The Murders at Fleat House by Lucinda Riley

This is one of those rare books published for the first time despite having been written long ago. The only others like this that I have had the opportunity to come across were old classic mysteries.
I have read a few of the author’s works and was quite surprised to see one so different in her catalogue. The plot introduced had so many varying avenues of approach that it was quite challenging to pinpoint the exact suspicions that each plotline took.
We have a boarding house with everything that that entails. Our initial focus is on the remorseless bully who is planning an indolent life which he does not know will not come to pass. He is the victim who starts the investigation. Although not a victim in the truest sense, the law still has to investigate. A police officer who forced herself into retirement is talked into following up on this investigation.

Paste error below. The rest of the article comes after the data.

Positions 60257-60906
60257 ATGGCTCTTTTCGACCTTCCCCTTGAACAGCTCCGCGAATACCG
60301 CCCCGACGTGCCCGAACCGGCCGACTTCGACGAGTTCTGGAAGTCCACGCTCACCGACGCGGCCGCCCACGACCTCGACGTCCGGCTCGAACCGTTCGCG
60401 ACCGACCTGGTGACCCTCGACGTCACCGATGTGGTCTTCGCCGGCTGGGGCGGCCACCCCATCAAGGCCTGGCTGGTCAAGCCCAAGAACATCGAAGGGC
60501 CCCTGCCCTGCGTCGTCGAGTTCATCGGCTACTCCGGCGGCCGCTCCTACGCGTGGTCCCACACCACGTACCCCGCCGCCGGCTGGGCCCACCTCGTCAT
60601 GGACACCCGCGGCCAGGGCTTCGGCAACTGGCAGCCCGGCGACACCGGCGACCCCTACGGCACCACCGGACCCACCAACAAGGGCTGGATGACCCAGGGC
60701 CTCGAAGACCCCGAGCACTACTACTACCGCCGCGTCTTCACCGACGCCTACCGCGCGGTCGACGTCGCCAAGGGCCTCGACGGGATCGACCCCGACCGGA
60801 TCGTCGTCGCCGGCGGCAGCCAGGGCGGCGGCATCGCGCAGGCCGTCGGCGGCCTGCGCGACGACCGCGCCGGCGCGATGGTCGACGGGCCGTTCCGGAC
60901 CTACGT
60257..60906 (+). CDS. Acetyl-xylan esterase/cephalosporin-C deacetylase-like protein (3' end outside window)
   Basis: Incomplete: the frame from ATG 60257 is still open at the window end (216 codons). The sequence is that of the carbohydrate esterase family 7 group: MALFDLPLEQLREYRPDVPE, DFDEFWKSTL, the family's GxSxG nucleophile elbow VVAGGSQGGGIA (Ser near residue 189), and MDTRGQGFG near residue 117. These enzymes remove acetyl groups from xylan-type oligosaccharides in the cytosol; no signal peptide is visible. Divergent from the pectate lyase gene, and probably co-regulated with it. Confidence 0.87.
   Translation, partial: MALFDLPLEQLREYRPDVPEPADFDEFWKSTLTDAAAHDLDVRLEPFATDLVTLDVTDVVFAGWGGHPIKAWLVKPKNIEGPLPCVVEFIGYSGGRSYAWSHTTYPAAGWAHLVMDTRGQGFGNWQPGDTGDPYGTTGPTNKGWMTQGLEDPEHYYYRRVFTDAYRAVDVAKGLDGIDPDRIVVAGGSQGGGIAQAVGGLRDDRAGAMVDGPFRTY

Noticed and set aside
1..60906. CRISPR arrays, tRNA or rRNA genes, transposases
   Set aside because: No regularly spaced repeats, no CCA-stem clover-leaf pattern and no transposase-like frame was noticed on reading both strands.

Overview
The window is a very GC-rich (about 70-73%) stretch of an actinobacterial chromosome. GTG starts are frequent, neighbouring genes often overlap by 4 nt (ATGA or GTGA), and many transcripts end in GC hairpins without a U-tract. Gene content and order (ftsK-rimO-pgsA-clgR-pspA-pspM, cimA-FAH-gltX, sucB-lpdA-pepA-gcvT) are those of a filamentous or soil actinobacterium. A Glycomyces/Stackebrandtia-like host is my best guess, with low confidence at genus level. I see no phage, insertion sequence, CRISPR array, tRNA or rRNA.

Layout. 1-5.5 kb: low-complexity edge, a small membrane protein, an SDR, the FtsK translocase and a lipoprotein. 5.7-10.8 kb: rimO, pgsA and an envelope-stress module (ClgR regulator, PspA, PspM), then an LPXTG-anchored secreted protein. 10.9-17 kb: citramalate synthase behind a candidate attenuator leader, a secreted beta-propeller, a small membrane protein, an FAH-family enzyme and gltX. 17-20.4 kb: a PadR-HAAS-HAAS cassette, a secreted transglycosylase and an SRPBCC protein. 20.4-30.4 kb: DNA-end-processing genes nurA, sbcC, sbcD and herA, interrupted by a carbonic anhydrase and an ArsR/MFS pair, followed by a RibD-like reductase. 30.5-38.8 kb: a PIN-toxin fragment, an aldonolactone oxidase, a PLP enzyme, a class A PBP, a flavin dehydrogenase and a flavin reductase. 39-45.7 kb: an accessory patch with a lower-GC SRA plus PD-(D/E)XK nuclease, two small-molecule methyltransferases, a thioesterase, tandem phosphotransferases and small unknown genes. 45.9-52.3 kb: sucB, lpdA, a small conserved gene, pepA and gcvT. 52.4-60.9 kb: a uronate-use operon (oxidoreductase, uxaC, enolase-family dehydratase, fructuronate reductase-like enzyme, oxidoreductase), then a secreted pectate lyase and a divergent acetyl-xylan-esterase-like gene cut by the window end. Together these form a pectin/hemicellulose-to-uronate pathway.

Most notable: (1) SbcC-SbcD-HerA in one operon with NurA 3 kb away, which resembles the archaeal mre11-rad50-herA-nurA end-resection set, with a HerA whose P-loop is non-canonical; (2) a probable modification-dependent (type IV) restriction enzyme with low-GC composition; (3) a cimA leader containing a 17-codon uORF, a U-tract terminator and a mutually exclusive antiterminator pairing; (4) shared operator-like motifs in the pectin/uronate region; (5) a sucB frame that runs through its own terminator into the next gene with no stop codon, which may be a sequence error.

What follows in a proper police procedural. There are enquiries made, leads followed, and secrets uncovered. The final whys were partially surprising. The red herrings were liberally placed throughout the story, leading me to change my guess every once in a while.
The roughness of the text does indicate that this book predates those of the seven sisters, but even with that fact, it ended up surprising me.
I would not recommend this solely on liking this genre or the author, but if the combination of the two does sound appealing.
I received an ARC thanks to NetGalley and the publishers but the review is entirely based on my own reading experience.

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